Bush onion, or janmarda, can be found in the river banks and are dug up using digging sticks. The Aboriginal people wait for the leaves to dry out before eating it. So long as the bulb is white inside, it will be eaten raw or cooked.
Through her painting, the tile artist Sarah Napurrula White is telling a Bush Onion Dreaming, or Janmarda Jukurrpa. One of the main sites for this story is Purrupurru, in the remote red centre of Australia, where you can see an old Jungarrayi man in the form of a large stone figure.
Sarah also likes to paint Bush Onion Dreamings because she likes the designs and patterns. When she’s not painting, Sarah works for the aged and children, and on weekends she loves to go hunting with the old people.
The majority of our artists are women who play an active role in their communities, not only practically but in building communal ties through the visual language of Dreamtime painting.
With their geometric harmony, these ceramic tiles lend themselves to versatile use, from en masse styling as a splash back, to design feature in our bespoke furniture range.
"Our art is born from the dreams of each artist and the intense colours we see in our land."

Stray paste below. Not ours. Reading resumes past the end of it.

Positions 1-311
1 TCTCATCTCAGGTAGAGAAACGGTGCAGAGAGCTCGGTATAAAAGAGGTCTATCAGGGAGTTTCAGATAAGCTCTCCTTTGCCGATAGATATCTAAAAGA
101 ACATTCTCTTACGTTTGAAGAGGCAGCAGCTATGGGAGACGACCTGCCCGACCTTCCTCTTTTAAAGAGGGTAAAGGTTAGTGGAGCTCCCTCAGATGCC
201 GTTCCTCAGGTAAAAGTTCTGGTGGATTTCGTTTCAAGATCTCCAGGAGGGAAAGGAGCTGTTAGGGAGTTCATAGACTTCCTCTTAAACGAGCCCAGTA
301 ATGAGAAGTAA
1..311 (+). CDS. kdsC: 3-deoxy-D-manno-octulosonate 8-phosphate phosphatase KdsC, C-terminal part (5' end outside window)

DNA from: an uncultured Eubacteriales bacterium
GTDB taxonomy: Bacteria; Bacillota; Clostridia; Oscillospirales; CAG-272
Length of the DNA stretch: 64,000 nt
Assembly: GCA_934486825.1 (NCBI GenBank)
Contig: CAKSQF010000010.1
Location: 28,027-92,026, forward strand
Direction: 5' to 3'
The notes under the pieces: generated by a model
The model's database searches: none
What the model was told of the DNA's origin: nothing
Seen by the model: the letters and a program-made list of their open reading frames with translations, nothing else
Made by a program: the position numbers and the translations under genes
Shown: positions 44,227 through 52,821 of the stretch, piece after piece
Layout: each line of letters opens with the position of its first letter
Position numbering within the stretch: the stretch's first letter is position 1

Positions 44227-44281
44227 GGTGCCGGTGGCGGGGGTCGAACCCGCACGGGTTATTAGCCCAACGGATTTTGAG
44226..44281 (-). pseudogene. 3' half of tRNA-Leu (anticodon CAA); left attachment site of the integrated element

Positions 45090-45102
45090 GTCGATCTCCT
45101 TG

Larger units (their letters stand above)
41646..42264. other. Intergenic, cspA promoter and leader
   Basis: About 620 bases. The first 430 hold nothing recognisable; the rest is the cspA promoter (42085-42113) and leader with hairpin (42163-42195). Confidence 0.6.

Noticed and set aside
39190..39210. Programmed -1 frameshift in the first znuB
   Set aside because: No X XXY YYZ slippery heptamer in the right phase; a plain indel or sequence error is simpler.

My Country references the Australian Aboriginal philosophy and creative process, whereby all of creation is in relationship, at one with the land.
In our pioneering translations of our artists' artwork into interiors ranges : wallpapers, tiles, rugs, we bring something of the character of Australia's landscapes into your homes.
The artwork we represent stands in the tradition of a sophisticated visual language, composed of layers of regular irregularities of colour, geometry, repetition and scale dynamics.
The particular provenance and symbols of this art – mapping myths, rituals and sacred topography – results in a compelling, versatile aesthetic with a most subtle compositional depth of field. It imbues spaces with wider horizons of the imagination.
We are proud to introduce you to My Country !